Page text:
The Benefit Cap Achieves Nothing!
I’m wading into the debate over the Welfare Reform Bill (WRB) a little late.
The benefit cap, caps all benefits, a person can receive at £500 pound a week or £26,000 a year. That is an incredibly large sum of money. I don’t feel comfortable with someone receiving that amount on benefits. So in principle, you would think I support the benefit cap. Well yes and no.
There are several reasons why I don’t support it.
One of the reasons is that it could punish those who’ve just lost their jobs and claiming benefits perfectly legitimately for a short period of time whilst they get back on their feet. As Tim Leunig points out in the guardian here and as the Independent points out here.
The other reason is that it simply does nothing to combat the reasons why people can claim so much. Not that the state is overgenerous but because rents are too high, a lack of affordable housing and not enough new jobs are being created.
There are some ramshackle flats in London, that are barely habitable that have extortionate rents. Due to lack of council housing, the government is then forced to pay the ridiculous high rents of these private buildings. If the government can fix the rents and stop private landlords have extortionate rent prices not just in London but up and down the country, that doesn’t just help the government bring the benefits bill down, but helps people up and down the country by putting more money in their pocket which they can then spend in their local economy.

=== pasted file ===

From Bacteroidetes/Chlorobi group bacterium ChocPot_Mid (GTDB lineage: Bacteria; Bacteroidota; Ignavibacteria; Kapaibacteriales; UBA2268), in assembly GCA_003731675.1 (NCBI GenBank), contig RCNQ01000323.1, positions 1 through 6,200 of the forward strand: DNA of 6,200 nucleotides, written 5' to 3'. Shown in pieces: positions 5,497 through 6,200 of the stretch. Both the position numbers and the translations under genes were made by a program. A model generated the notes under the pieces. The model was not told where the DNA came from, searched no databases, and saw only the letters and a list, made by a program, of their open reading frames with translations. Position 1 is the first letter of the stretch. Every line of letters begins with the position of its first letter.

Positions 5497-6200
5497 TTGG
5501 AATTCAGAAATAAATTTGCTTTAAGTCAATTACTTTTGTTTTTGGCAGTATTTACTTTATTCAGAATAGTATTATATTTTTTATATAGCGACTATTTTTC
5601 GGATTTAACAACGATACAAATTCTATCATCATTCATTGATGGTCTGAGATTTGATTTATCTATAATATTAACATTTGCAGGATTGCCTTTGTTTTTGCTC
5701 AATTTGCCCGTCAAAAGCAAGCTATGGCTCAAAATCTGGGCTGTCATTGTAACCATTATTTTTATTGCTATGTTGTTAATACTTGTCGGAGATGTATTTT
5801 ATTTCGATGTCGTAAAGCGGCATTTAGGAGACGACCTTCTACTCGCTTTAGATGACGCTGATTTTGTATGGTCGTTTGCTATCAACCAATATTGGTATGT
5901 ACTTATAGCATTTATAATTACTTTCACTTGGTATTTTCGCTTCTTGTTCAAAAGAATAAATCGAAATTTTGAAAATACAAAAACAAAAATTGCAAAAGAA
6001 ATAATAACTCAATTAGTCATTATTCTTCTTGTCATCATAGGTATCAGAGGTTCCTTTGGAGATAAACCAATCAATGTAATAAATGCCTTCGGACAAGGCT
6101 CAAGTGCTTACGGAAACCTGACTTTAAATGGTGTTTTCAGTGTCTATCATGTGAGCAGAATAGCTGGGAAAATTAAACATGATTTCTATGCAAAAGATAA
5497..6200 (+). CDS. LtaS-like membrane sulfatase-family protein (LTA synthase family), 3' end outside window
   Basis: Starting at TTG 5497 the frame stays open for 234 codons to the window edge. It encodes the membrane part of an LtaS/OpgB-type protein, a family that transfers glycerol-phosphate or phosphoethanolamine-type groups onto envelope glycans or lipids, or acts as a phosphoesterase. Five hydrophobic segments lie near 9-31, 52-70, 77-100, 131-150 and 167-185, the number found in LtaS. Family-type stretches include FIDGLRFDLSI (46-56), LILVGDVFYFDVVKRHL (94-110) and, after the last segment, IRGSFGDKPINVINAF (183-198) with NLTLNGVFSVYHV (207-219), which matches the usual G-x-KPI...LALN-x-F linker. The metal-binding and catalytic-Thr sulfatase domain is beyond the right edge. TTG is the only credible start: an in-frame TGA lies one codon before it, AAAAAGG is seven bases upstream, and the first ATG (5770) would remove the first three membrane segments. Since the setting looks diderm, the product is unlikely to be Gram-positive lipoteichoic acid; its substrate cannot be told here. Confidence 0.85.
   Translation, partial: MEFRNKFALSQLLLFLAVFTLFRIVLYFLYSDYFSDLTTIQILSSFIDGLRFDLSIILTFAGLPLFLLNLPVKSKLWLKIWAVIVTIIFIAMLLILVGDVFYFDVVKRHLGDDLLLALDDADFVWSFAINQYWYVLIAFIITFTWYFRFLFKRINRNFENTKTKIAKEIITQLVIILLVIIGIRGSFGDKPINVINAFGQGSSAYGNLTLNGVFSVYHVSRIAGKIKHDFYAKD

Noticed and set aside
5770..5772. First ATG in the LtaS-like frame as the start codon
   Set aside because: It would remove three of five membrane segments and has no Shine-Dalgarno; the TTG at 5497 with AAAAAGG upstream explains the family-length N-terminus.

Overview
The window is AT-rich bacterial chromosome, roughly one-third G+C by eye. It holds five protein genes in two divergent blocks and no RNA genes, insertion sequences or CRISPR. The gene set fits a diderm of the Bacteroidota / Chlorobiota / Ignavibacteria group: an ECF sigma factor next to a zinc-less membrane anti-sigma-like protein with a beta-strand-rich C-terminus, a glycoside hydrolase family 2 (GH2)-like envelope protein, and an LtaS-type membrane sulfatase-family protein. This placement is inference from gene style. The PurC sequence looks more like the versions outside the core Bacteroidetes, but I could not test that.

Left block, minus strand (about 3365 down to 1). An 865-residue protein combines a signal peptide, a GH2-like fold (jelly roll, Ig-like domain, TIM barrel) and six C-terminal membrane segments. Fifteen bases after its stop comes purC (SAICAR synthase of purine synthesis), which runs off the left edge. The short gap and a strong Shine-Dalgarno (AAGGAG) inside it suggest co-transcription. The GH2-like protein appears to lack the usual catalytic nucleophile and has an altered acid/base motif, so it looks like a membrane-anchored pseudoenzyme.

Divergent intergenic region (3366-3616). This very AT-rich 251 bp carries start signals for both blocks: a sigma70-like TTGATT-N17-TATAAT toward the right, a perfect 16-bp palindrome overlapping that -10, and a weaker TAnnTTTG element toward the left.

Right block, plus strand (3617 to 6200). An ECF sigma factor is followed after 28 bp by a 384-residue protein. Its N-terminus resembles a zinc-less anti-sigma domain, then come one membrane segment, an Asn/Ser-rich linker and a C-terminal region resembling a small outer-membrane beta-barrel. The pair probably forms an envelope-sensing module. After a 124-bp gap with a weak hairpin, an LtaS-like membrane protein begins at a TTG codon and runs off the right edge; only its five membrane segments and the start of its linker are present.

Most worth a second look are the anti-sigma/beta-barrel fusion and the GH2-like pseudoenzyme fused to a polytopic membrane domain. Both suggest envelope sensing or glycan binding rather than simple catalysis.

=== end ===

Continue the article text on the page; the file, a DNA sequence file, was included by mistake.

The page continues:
The third reason that I am against it, is it does absolutely nothing to deal with those people who are longterm jobless, in workless families who don’t even want to work. It does nothing to these people. I don’t know about you or anyone else up and down the country, I’d happily and so would many others have £26,000 in benefit. It doesn’t say work pays in fact, it says the opposite that living on benefits can give you a nice life if your single. If we want to help these workless families, lets find ways of going after them rather than this gesture policy which sounds like we’re going after them without actually going after them.
The only reason I am for it, is the principle of you shouldn’t be entitled to more money in benefits than the average family in work earns. Other than that statement, it achieves little. I wish we could achieve more than gesture politics. I wish we could use our influence to actually implement policies that have a hope of achieving something.